Faith-Based Investing With Amazon

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Try this experiment. Buy 10 lottery tickets. Then tell your spouse you "invested" $10 in the lottery. They might say, smiling, (maybe), "that's gambling, not investing."

Despite reporting a loss three weeks ago, the stock of Amazon.com (NASDAQ: AMZN) has remained high.  But Apple, (NASDAQ: AAPL) though profitable, has stumbed since reporting a tiny earnings miss.  What gives?  I think the explanation is counter-intuitive: Apple is being punished for their success and focus, and Amazon rewarded for their failure and lack of focus.  Apple has been making gobs of money over the past few years with iPhones and iPads.  Meanwhile, Amazon has seen deteriorating earnings, now negative. This deterioration is due, according to Amazon, to investments in their businesses, which are increasingly diverse, including online gaming, selling wine, and collecting taxes.   Apple recently had nowhere to go but down, with investors fearing it is a two-product company, and someone (like Amazon) could build a better tablet, or phone.  But investors seem used to Amazon not making money.  And, since Amazon is so diversified, investors have many different ways to hope.

But the future is always guesswork; what is Amazon worth now, today?  True, they have potential -- just like a lottery ticket.  But how do you value it?  How do you calculate the "value" of a company without earnings?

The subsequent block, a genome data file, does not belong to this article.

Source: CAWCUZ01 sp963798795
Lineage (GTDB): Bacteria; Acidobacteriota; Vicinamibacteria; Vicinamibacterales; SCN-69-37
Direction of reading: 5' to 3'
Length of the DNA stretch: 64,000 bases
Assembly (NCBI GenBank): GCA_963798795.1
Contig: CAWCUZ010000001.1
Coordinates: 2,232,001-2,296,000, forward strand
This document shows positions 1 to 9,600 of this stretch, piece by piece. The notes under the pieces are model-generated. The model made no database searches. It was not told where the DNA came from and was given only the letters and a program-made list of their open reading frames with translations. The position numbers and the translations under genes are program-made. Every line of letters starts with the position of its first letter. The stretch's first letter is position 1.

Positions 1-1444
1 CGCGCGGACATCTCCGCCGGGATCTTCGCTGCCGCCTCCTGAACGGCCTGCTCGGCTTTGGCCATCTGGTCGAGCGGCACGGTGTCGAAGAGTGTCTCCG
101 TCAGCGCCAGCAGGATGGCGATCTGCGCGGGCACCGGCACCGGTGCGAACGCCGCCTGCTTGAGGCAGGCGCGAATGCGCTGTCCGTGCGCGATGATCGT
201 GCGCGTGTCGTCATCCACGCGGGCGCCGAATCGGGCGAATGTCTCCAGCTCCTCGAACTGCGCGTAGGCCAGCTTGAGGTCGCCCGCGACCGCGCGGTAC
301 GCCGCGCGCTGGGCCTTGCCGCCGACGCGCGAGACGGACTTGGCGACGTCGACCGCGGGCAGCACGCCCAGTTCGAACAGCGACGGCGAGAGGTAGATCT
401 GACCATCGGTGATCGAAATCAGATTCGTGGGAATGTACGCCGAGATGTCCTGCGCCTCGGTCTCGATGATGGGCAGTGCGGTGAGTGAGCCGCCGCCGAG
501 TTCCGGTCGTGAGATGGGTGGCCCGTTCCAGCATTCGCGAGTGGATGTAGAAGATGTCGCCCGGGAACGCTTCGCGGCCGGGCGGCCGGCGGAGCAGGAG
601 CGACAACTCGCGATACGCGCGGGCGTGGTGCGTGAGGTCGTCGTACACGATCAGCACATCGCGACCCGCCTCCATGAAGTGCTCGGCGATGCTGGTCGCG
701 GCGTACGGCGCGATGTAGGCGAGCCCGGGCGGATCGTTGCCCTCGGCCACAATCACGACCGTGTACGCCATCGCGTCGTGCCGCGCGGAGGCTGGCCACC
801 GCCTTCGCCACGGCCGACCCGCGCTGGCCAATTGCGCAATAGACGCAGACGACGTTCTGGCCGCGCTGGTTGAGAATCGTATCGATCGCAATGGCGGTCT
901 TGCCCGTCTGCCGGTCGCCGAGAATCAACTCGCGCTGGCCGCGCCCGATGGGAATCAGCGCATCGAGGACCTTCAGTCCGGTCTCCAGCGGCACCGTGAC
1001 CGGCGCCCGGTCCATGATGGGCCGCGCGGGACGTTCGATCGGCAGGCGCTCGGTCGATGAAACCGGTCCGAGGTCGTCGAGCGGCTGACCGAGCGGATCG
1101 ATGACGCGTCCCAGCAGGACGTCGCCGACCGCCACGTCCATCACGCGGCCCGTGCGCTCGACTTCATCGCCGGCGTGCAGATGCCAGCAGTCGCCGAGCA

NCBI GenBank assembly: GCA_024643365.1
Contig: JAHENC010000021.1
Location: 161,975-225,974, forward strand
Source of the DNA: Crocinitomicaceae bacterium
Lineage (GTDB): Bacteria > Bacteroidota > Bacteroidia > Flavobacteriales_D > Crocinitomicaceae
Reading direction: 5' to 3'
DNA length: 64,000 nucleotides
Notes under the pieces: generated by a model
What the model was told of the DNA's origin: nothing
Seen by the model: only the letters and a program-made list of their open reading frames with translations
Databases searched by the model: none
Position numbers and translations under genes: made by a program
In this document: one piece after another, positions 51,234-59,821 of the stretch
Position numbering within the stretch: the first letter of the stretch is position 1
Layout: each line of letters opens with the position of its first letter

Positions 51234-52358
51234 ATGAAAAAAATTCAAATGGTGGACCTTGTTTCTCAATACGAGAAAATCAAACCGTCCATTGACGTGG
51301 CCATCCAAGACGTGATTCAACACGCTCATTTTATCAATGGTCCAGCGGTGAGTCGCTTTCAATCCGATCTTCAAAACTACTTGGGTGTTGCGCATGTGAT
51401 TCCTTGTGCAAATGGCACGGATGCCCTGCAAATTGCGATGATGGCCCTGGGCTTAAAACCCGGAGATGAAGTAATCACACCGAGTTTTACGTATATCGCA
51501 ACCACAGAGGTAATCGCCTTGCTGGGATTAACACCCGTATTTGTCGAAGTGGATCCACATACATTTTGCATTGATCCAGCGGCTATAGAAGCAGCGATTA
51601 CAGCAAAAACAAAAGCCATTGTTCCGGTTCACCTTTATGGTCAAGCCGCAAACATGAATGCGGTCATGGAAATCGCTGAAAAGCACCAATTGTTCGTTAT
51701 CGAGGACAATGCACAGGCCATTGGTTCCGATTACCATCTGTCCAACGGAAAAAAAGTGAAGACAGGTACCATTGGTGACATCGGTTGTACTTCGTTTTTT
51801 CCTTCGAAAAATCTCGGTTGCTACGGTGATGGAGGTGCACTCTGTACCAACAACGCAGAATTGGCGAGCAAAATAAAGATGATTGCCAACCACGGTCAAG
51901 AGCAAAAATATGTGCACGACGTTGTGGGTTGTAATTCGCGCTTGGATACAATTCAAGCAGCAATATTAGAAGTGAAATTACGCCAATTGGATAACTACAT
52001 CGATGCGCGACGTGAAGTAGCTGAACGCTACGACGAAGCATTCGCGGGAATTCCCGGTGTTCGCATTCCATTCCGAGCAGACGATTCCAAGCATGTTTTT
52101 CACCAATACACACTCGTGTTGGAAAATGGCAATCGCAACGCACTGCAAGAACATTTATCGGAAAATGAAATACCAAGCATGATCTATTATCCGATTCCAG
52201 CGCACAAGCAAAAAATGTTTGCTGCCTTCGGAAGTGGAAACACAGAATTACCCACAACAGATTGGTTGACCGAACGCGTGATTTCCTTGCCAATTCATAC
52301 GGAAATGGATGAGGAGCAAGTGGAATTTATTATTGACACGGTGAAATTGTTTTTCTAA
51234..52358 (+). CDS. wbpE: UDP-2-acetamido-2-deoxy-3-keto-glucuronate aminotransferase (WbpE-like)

You try to calculate the future income stream.  Imagine a water company in a new subdivision.  They serve other subdivisions.  So, since you "know" they will be serving x number of customers, at x monthly cost, with operating expenses of x,  you can get a pretty good idea of what the water company's income will be in the future, and thereby what their value is now.  But there are still unknowns.  There could be a housing bust, with high property vacancies, or the EPA could mandate new costs. 

A lottery ticket with a one in a million shot at a million dollars is worth one dollar. But suppose there was a "Mystery Game," in which you didn't know the possible range of winning numbers.  Could it be six numbers between one and forty?  One and ten thousand?  The odds, and the expected value of the ticket, aren't calculable without known parameters.  Since Amazon has neither earnings nor concrete prospects of earnings, there aren't any numbers to crunch.  Instead, you must rely on what I call faith-based investing, such as:

AMAZON MAKES MONEY, OR WILL MAKE MONEY, SOMEDAY.

An example of this variant of Amazon faith is in this story written before Amazon's latest disastrous numbers:  

"If Amazon’s results were as easy as looking at overall e-commerce spending, its performance would be a no-brainer. U.S. online sales in Q3 were up 15 percent year over year, according to comScore.

But it’s more complicated than that. Earlier this month, Bezos finally admitted that Amazon sells its hardware at cost, meaning that it will make more money after the new Kindle Paperwhite or the new Kindle Fire HD are in the hands of the customer. The strategy is hard for analysts to wrap their minds around . . . "